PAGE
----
RSpec 0.7.0 Released

The RSpec Development Team is pleased to announce the release of RSpec
0.7.0.

You can get it from http://rubyforge.org/frs/?group_id=797, or “gem
install rspec”

Note that this release is NOT completely backwards compatible. If you
are already using a prior release of rspec, see
http://rspec.rubyforge.org/upgrade.html before you upgrade.

RSpec is the original BDD framework for Ruby. This release includes a
number of significant improvements, most notably in the areas of
mocks/stubs and the RSpec on Rails plugin. Learn more at:

http://rspec.rubyforge.org/documentation/mocks/index.html
http://rspec.rubyforge.org/documentation/rails/index.html

See http://rspec.rubyforge.org/changes.html for a complete list of
changes.

Thanks to all who contributed to this release, and to who all will
contribute in the future by using it and providing us with valuable
feedback.

Happy designing!
The RSpec Development Team

David C. wrote:

number of significant improvements, most notably in the areas of
mocks/stubs and the RSpec on Rails plugin. Learn more at:

http://rspec.rubyforge.org/documentation/mocks/index.html
http://rspec.rubyforge.org/documentation/rails/index.html

See http://rspec.rubyforge.org/changes.html for a complete list of changes.

Thanks to all who contributed to this release, and to who all will
contribute in the future by using it and providing us with valuable
feedback.

RSpec is really looking great. I’m curious though, why offer:

actual.should == #passes if actual ==

Yet not extrapolate this techniquw to other methods? I’ve played with
this approach myself and it would seem to greatly simplify the
underlying code and be most intuitive. Just to be clear, instead of

actual.should_equal #passes if actual.equal?
actual.should_not_equal #passes if !actual.equal?

actual.should_eql #passes if actual.eql?
actual.should_not_eql #passes if !actual.eql?

use

actual.should.equal? #passes if actual.equal?
actual.should_not.equal? #passes if !actual.equal?

actual.should.eql? #passes if actual.eql?
actual.should_not.eql? #passes if !actual.eql?

This can be extended to other methods as well. For example:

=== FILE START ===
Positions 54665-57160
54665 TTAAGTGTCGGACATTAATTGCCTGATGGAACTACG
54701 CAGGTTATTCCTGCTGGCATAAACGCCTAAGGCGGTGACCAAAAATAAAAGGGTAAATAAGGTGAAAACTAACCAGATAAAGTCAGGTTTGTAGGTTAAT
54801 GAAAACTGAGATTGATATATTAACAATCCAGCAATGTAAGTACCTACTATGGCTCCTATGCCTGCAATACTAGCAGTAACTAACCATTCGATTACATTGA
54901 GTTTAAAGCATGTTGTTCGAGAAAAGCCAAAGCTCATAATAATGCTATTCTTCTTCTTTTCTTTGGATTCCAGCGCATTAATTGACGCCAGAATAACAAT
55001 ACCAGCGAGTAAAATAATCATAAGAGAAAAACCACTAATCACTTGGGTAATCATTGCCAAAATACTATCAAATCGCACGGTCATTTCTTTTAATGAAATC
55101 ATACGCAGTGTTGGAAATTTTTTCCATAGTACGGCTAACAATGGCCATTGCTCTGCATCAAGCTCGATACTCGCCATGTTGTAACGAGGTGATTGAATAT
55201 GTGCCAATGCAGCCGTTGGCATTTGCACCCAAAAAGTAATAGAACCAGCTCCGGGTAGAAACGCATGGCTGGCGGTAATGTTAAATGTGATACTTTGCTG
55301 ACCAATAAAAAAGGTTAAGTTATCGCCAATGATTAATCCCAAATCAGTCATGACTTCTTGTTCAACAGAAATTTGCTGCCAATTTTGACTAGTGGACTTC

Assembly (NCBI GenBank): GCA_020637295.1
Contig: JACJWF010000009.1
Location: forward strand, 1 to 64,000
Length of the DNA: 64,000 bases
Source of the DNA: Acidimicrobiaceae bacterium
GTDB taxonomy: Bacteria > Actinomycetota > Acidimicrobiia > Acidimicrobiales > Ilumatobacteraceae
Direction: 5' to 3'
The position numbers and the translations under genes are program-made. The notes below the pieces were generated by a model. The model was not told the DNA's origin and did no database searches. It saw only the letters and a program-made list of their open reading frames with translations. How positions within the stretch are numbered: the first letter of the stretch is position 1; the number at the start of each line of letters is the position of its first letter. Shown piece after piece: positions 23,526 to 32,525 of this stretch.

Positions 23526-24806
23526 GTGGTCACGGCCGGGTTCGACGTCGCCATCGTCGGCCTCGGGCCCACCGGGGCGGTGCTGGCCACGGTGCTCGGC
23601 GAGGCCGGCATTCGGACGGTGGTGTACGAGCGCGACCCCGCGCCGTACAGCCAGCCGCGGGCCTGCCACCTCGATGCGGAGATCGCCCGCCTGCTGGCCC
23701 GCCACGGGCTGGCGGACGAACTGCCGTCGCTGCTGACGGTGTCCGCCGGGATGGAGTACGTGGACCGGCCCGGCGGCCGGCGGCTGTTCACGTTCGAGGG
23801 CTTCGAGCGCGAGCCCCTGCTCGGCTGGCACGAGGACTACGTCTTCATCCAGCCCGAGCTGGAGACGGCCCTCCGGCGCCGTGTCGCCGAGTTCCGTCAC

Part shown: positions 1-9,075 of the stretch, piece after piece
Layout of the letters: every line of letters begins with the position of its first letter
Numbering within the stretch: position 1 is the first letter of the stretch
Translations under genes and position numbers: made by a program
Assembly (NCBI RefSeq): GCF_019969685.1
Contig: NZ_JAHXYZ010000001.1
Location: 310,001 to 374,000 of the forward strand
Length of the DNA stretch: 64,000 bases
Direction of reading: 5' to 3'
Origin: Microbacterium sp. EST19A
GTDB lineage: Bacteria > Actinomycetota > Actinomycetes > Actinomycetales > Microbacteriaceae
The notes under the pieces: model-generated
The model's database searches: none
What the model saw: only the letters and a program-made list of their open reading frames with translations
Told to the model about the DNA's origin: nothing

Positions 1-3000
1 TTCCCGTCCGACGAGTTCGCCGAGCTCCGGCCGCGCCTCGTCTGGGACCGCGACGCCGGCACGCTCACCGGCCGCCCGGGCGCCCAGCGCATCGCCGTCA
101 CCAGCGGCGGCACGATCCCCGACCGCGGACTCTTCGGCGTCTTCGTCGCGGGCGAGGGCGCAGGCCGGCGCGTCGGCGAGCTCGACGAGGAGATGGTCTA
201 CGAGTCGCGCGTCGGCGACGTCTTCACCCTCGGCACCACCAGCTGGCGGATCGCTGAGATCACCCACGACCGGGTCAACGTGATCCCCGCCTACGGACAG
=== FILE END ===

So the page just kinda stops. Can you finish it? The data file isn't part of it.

actual.should.raise

My 2c.

Thanks,
T.

On 11/6/06, Trans [email protected] wrote:

contribute in the future by using it and providing us with valuable
actual.should_equal #passes if actual.equal?
actual.should.eql? #passes if actual.eql?
actual.should_not.eql? #passes if !actual.eql?

This can be extended to other methods as well. For example:

actual.should.raise

This already works, actually. :slight_smile:

On 11/6/06, Wilson B. [email protected] wrote:

http://rspec.rubyforge.org/upgrade.html before you upgrade.
Thanks to all who contributed to this release, and to who all will

actual.should.eql? #passes if actual.eql?
actual.should_not.eql? #passes if !actual.eql?

This can be extended to other methods as well. For example:

actual.should.raise

This already works, actually. :slight_smile:

It does, but that’s because of the current underlying implementation.
It is undocumented and officially unsupported, so use it at your own
risk.

That said, I honestly don’t see it ever changing.

Cheers,
David

On 11/6/06, Trans [email protected] wrote:

contribute in the future by using it and providing us with valuable
actual.should_equal #passes if actual.equal?
actual.should.eql? #passes if actual.eql?
actual.should_not.eql? #passes if !actual.eql?

This can be extended to other methods as well. For example:

actual.should.raise

My 2c.

That’s hilarious! You’ve missed a lot of history. No offense. We went
through a lot of song and dance about this, that’s all.

Originally, all of the methods were should_equal, should_match, etc.
Then I came up w/ this dumb idea to add should_be_anything and have it
call .anything? under the hood. Everybody loved the idea, but HATED
the dots!!!

Then Rich Kilmer introduced the underscore sugar that lets you say
“should_do_stuff” but under the hood it called “should.do.stuff”.

Ah, but then it still wasn’t over! We started running into collision
after collision on methods that called in the middle of that stack.
And so on and so on and so on.

At this point it’s pretty stable. Under the hood, it really does use
something that pans out to object.should.equal value. So
actual.should_not.equal expected will probably work - but I doubt
we’ll be supporting that officially.

Cheers,
David

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